Strips of Kente Cloth

This first loan, for the small sum of $46.75, allowed Promise to repair several broken looms. Faithfully and efficiently repaying this loan, Promise established financial credibility with lenders. With his second loan, $93.50 funded in June of 2015 by three Zidisha lenders, Promise purchased colorful skeins of yarn. These first two loans helped Promise put “stuff in place” in the kente shop, developing capital and resources, building toward Promise’s long term goal of youth empowerment. Six months after this second loan, having repaid his lenders and spent the summer and fall building infrastructure and laying groundwork for a youth engagement and occupational training program, Promise again applied to Zidisha. This loan, a credit of $262 disbursed in January 2016, covered the start-up cost of employing three young members of Promise’s Ghanaian community.

In the ten months since this second loan was received, Promise has fully repaid his lenders and his training program has grown considerably. An August 2016 loan of $348, the most recent sum to date, enabled the purchase of yarns, shuttles, bobbins, and other materials for weaving, as well as supplied the funds to hire two additional young employees. “These loans helped greatly in laying the foundation of the dream,” Promise says.

At this time, the Dogbeda Vormawu Kente Training Center employs nine people. Three work on a full-time basis, two are in training, and four operate on contract. “Work normally starts at 7 AM,” Promise says, describing a typical day at Dogbeda. “You have everyone busy in their various looms, except those training may be assigned to other things.” Weavers take breaks as needed throughout the day, closing up shop around 5 PM, though sometimes special projects will keep them there until 8.

As Promise’s business grows, so do his dreams. “I have been using the funds I get from the sales of these beautiful kente clothes as a source of income to enlarge, renew, and purchase more working materials for my center.” He is delighted at the success of the program, grateful for the opportunity to employ young people in his community. Ultimately, he wants to see the center expand to locations all across Africa. “I want to be a source of motivation and inspiration,” he says. “I always count myself fortunate to have gotten to this level of my business in which I can give a helping hand to few people in my community. My dream is to see more of them not only inspired and motivated but make available resources and jobs for them.”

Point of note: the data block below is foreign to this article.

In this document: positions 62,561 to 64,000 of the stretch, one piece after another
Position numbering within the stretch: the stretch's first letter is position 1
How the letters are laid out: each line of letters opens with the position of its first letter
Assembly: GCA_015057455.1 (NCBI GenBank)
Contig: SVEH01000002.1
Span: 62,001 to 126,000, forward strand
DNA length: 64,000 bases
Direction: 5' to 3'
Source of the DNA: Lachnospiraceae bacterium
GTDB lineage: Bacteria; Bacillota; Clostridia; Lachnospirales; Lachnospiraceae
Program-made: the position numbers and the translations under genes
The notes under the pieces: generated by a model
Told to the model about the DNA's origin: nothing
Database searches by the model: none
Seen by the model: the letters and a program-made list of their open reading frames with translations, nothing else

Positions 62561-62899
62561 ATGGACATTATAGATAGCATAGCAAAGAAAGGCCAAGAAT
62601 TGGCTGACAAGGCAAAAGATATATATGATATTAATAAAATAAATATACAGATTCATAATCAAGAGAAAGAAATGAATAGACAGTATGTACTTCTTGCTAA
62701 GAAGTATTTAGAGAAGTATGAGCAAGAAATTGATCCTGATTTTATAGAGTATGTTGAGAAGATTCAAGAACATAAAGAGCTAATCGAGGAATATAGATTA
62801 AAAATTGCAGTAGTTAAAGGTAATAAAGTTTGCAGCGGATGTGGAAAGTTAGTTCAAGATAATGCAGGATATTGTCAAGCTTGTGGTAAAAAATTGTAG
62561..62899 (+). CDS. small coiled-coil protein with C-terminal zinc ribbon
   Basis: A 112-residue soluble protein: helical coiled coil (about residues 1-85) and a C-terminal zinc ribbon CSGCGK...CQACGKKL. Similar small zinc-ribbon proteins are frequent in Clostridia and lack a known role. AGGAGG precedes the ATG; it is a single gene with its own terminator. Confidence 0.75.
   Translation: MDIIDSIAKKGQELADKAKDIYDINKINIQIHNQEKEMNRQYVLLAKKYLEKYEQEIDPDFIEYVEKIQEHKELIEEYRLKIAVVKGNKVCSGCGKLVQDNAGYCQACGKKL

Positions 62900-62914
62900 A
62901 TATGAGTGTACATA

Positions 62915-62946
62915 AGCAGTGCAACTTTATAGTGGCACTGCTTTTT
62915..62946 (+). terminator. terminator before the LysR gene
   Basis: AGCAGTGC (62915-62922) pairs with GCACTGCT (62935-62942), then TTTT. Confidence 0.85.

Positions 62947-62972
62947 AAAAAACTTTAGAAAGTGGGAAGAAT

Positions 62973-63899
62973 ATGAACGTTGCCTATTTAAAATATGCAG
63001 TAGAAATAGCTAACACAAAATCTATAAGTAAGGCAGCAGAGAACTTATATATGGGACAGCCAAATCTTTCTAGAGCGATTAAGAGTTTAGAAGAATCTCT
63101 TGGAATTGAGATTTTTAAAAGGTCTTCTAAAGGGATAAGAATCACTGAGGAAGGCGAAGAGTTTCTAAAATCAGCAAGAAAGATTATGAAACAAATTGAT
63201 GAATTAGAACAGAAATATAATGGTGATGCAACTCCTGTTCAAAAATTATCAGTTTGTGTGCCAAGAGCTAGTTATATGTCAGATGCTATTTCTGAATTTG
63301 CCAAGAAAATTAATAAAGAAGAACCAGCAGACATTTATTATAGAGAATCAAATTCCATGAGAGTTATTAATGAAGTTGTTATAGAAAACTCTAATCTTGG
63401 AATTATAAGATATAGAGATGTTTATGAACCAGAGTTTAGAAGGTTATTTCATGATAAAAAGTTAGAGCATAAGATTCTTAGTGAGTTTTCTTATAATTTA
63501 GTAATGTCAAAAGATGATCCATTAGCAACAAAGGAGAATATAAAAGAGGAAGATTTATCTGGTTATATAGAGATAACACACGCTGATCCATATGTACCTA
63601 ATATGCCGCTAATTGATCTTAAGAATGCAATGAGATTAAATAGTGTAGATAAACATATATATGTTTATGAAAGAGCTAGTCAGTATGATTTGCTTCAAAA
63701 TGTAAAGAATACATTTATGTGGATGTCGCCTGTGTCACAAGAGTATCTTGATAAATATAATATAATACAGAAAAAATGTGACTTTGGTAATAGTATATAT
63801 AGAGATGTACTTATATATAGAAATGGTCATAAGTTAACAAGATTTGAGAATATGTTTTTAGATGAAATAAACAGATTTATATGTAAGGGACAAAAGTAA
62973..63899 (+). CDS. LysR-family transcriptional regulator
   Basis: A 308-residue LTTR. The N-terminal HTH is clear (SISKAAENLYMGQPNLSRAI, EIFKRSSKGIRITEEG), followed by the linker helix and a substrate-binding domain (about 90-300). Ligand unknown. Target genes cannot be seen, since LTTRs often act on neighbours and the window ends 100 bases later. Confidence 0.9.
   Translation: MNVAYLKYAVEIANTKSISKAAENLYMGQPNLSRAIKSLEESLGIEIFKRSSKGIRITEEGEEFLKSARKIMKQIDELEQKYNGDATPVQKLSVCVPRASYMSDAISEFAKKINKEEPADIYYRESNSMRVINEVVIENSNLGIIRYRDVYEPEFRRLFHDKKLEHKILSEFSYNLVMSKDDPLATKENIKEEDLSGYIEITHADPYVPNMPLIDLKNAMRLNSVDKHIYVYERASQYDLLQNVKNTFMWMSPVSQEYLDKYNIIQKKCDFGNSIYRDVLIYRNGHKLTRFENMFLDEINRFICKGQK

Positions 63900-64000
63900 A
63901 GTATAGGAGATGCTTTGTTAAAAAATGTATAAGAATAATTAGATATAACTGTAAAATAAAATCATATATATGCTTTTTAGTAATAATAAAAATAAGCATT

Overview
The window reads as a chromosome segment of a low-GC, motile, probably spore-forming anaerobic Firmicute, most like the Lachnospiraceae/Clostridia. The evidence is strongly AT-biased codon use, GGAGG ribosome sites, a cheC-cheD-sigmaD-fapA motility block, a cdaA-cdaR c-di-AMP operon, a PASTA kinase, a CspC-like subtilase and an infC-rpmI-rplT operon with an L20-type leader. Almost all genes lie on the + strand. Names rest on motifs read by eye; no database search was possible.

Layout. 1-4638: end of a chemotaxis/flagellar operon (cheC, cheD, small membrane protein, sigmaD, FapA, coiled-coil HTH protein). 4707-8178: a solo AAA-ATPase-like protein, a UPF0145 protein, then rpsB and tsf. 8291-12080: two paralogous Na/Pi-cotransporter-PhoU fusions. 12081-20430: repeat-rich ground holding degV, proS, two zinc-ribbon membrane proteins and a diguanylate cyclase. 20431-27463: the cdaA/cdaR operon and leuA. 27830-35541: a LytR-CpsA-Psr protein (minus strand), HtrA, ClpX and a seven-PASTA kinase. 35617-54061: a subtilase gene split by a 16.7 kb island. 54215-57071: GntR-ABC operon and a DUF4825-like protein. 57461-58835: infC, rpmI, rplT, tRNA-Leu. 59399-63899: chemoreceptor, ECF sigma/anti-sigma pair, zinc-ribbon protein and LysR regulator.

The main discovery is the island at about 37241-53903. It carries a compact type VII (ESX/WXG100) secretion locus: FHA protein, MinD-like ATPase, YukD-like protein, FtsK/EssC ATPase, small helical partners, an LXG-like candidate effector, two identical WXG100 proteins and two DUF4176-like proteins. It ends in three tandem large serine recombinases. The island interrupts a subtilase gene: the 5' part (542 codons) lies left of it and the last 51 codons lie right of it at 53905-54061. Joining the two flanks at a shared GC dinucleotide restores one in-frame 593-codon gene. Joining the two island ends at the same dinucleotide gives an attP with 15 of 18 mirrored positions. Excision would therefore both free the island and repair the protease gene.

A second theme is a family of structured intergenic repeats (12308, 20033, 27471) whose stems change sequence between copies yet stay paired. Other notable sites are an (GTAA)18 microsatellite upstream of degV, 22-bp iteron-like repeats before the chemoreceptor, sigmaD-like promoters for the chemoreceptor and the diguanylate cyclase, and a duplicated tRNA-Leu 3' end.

Promise’s Training Center

“I would like to say a big thank you to the Zidisha team, lenders, and to all that are making this program work effectively to help young entrepreneurs raise and expand their business,” he said on his loan profile. “I believe with the help of this platform and the support of the best lenders, together we can achieve the targeted goals, that is making a difference by providing jobs and positioning the youths for the future in my community.”

With a name like Promise it is likely that this young man knows better than most the potential for ingenuity, for bright and productive futures, that young Ghanaians hold. He himself is an example of this promise; promise coming to fruition. Thanks to Promise’s effort and dreams, and financial support from Zidisha lenders, more young people will have the opportunity to fulfill their promise and see their communities grow and thrive.

If you would like to assist another entrepreneur of promise, head over to our loans page and contribute to one of the loan applications posted there. Help a community thrive and a business grow.


Zidisha applies online karma system to international P2P lending


By Julia Kurnia

At Zidisha, we have invested a great deal in the development of reputation measures – feedback ratings, and on-time repayment scores – for borrowing members. Most of our website development resources have gone toward risk management and in developing tools to allow lenders to better differentiate loan applicants on the basis of previous performance and trust networks. These investments are paying off in the form of the first exclusively online microlending community to connect lenders and borrowers directly across international borders on the basis of online reputation alone.